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Oklahoma City Thunder marks its first anniversary

by Berry Tramel Published: July 2, 2009
Clay Bennett walked into a restaurant in L.A.’s Staples Center three years ago. At the bar sat Lakers owner Jerry Buss.

Bennett was on a tour to meet NBA owners, seeking approval from the board of governors to purchase the Seattle SuperSonics.

Buss, one of the most flamboyant men who run major-leagues sports, had a word of advice for Bennett: "I just want you to make damn sure you know what you’re getting into.”

Three years later, and one year to the day when Bennett and Co. delivered the Sonics to Oklahoma City, only now is Bennett grasping the ramifications of his decision to join one of American capitalism’s most exclusive fraternities.

The time demands. The loss of privacy. The exhilaration. The drive that can consume someone trying to get a basketball franchise up and running in a virgin market.

Bennett said NBA Commissioner David Stern and his lieutenants, Joel Litvin and Adam Silver, talked to Bennett about the loss of privacy and the challenges of NBA ownership when he bought the Sonics, "but that did not get through, how difficult it would be,” Bennett said. "How demanding it would be. I certainly wasn’t ready for the national spotlight, which turned out to be intense and difficult.”

Bennett spent Father’s Day 2008 in a Seattle high-rise, prepping for the federal trial in which the city had sued the Sonics, trying to force the franchise to play out its lease at KeyArena.

He was Public Enemy No. 1 in a major U.S. market, and just because he wasn’t the first sports owner to feel such wrath — Art Modell, Walter O’Malley, Bob Irsay — didn’t make the notoriety any easier.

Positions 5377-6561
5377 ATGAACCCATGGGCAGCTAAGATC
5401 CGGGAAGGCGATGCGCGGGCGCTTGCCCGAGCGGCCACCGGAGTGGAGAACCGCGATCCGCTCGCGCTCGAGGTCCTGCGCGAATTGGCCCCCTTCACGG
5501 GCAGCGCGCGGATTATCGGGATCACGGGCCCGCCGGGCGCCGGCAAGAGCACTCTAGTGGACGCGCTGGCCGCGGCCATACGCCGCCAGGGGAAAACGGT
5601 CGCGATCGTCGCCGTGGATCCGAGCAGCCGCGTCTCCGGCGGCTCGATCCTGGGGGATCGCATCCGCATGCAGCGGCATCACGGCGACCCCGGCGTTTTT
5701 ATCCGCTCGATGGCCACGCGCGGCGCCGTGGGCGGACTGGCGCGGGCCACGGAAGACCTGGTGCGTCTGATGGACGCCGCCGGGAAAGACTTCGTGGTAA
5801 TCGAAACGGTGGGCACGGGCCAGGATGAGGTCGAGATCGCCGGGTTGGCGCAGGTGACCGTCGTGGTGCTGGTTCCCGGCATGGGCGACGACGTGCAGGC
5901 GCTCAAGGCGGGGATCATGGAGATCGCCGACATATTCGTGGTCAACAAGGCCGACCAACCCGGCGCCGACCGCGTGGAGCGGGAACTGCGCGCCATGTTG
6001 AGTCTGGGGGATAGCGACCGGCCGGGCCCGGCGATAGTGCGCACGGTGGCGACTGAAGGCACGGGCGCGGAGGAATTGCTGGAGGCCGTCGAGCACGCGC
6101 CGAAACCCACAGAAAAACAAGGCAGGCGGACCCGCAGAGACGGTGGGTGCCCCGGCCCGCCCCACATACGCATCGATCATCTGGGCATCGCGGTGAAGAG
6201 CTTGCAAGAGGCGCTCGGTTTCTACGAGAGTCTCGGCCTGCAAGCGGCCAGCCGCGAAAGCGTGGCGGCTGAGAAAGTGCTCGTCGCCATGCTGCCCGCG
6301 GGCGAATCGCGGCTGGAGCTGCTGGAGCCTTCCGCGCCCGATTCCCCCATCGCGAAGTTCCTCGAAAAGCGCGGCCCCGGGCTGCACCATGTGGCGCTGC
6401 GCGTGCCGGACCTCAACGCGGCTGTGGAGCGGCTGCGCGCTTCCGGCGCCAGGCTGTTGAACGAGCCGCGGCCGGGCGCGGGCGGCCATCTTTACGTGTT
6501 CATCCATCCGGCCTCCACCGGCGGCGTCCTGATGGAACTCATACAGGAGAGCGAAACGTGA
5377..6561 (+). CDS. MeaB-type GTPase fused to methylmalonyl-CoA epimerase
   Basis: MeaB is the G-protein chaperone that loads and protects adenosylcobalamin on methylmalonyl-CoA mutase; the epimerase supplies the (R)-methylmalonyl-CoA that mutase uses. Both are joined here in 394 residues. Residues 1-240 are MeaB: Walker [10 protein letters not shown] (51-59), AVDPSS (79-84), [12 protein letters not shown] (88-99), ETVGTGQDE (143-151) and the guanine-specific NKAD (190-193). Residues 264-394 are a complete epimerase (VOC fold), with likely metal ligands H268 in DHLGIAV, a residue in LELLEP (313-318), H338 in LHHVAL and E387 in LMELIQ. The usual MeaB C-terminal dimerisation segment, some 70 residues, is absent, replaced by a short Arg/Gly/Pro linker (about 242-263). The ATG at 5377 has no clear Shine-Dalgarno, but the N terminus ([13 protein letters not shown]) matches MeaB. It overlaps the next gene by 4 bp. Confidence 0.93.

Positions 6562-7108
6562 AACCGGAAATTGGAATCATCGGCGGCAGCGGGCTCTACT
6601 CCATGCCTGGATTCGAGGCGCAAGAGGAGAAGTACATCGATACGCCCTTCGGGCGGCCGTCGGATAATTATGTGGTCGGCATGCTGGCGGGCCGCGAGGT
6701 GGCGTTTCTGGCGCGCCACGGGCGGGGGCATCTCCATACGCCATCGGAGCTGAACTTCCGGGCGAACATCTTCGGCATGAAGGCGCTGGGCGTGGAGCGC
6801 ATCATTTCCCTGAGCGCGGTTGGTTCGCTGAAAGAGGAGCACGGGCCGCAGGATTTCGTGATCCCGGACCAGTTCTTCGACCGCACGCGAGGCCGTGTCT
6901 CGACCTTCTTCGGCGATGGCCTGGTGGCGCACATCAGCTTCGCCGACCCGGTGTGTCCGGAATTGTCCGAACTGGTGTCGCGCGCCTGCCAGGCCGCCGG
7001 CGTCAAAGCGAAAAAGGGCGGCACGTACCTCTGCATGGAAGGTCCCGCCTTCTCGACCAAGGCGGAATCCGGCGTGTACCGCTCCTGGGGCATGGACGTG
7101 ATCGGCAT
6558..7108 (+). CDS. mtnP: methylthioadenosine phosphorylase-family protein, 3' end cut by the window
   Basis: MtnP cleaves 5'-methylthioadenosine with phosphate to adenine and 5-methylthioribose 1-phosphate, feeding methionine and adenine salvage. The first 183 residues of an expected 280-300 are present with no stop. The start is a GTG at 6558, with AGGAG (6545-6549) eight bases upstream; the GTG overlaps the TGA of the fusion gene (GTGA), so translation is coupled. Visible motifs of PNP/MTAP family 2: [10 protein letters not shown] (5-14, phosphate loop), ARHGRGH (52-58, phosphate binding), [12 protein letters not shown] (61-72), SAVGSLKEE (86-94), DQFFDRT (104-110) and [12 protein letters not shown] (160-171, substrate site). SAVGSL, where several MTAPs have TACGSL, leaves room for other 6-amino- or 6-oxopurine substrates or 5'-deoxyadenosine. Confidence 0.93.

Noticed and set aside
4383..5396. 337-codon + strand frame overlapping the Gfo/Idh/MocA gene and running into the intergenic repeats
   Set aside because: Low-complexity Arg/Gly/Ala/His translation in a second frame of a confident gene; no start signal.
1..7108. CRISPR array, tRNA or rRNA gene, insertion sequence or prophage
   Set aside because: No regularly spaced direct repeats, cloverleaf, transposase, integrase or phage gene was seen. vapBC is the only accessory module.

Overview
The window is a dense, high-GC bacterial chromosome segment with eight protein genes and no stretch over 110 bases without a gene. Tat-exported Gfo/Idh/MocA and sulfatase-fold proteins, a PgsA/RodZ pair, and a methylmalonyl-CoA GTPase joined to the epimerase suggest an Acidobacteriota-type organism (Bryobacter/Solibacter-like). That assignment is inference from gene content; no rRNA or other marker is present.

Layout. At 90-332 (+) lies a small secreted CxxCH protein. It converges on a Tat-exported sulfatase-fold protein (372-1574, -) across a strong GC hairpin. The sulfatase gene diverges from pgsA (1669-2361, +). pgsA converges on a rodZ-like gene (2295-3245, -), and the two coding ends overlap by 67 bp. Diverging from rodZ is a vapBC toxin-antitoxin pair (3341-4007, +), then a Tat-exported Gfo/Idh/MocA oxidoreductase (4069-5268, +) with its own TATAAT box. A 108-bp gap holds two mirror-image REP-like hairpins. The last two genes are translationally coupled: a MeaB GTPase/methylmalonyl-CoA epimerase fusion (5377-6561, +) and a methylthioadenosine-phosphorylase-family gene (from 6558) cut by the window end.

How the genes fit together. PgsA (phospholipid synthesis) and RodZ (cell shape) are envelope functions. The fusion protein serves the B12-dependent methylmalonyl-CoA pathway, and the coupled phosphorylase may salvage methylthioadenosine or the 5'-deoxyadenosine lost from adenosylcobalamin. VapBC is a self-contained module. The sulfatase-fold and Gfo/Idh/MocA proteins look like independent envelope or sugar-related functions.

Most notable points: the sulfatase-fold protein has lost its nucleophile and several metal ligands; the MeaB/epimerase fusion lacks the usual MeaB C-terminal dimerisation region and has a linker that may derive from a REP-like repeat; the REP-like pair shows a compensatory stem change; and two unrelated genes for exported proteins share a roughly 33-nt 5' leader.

Bennett traveled to Seattle that weekend with full-time, armed security. He stayed in a secret location, a condo outside the city, with guards in the hallway and guards in the lobby. The rest of the Sonics party from OKC stayed at a hotel under aliases.

Bennett’s only link to normalcy was a couple of Father’s Day cards and little gifts he found as he unpacked his luggage.

"Man oh man, has my program run off the rail,” Bennett thought. "It really shook me up. I was exhausted and worried I wasn’t going to be able to sleep a wink.

"It was life-changing. Very, very difficult. It took the skill and compassion of our legal team, advisers, security team, family and friends to get me through it.”

Over the next two weeks came a trial that seemed to tilt the Sonics’ way and a settlement agreement that allowed the franchise to move to OKC. From Public Enemy to Favorite Son.

The scars from Seattle were soothed by the Oklahoma reception, from letters to pats on the back to cooperation on all fronts to the warmth and excitement and buzz in the air.

"As difficult as all that was (in Seattle), it is now outweighed by how proud I am of what we’ve done as a city,” Bennett said, "and it’s just the beginning.”

But Bennett remained changed.

by Berry Tramel
Berry Tramel, a lifelong Oklahoman, sports fan and newspaper reader, joined The Oklahoman in 1991 and has served as beat writer, assistant sports editor, sports editor and columnist. Tramel grew up reading four daily newspapers — The Oklahoman,...
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"As difficult as all that was (in Seattle), it is now outweighed by how proud I am of what we’ve done as a city, and it’s just the beginning."
Clay Bennett Thunder chairman


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